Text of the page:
Step #1: Begin at the beginning.
The often-repeated admonition about searching for your ancestry is to work from what you know to discover what you do not know. This means starting with your own personal history.
Who are you?
Where and when were you born?
Who are your parents?
How do you know the answers to these questions?
What documentation do you have to support your answers?
The key factor in every step of establishing a valid connection between you and your ancestors is discovering a valid, supportable, parent/child relationship. This means obtaining historical documentation that shows each individual as a child of a father and a mother. If you cannot establish that specific relationship, you are at the end of that particular ancestral line. Even if you inherit a substantial amount of information about your family, take the time to examine each relationship and support each relationship with documentation. Learning about your family is called genealogy.
Step #2: Don't ever assume that the information you received from someone else is correct until it has been verified.
It is not uncommon with today's DNA tools for people to discover that that they are not related to their parents or grandparents. You might be surprised. Assuming a relationship, even from the very beginning of your search, can lead to a lot of wasted time and effort. However, you can choose to investigate any parent/child relationship: biological, adopted, step, foster, or any other such relationship in your own cultural history. If you inherited some genealogy from a relative who lived before computers and the internet, it is very likely that the information they found is already incorporated in an online family tree. Take time to go online and look beginning with the free, universal FamilySearch.org Family Tree.
Step #3: Avoid the temptation to jump back generations.
This step means you need to ignore the "fan chart illusion" of relationships. Too many people are attracted by the unknown empty spaces on a chart long before they know anything about the real people they are related to. Finding your ancestors is like building a bridge. You can't start in the middle or at the other end. You can only establish a valid pedigree step by step, person by person, document by document.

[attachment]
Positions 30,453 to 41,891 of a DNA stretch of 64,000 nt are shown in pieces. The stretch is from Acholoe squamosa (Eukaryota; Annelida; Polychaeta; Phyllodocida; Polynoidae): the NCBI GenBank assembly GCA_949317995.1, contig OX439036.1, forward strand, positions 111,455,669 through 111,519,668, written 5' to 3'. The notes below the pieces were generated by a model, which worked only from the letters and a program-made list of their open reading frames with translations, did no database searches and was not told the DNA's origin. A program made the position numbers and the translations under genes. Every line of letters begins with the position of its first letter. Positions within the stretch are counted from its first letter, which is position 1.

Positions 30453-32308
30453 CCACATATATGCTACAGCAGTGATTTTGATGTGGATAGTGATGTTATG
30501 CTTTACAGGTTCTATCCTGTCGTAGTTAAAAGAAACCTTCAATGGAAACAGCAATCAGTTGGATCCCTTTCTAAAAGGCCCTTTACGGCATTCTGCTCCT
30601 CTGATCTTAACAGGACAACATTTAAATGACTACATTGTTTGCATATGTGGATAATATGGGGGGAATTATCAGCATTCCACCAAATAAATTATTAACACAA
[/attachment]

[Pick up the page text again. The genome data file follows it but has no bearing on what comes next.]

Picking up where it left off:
Step #4: Always identify the specific places where events occurred.
Location, location, location. Your ancestors, beginning with your parents, lived real lives in real places. Those places must be specifically identified. For example, "Germany" is not a place. It is an excuse for a place. Garmisch-Partenkirchen, Oberbayem, Bavaria, Germany is a place. All genealogically helpful records are located geographically. Finding those records is the main component of finding your ancestors. Before looking for names, look for places.
Step #5: Learn the history of every location where your ancestors lived.
Genealogy is history and all history is really genealogy. Your ancestors did not live in a vacuum. Knowing the history of every place where your ancestors lived is crucial to knowing who they were and how they lived. Knowing the history of every place mentioned in your ancestry is also crucial to finding records about your family.
Step #6: Carefully document every event in your ancestors' lives.
Keeping a copy of every record you find about your family makes verifying the information and extending your research much, much easier. Now that we can digitize records and use digital copies of records, keeping copies of all the records or links to where copies can be found does not mean that we must dedicate a room in our homes to records.
Step #7: Use all the available resources to learn how to find your ancestors.
Where do you begin? I have one constant suggestion for anyone who is beginning to discover their family. Study the FamilySearch.org Research Wiki. Here is the link. https://www.familysearch.org/en/wiki/Main_Page
If you are not familiar with the Research Wiki, here are some videos that might help.
You might also find the entire BYU Family History Library YouTube Channel to be helpful.
For free step-by-step instructions that go way beyond this post, study The Family History Guide.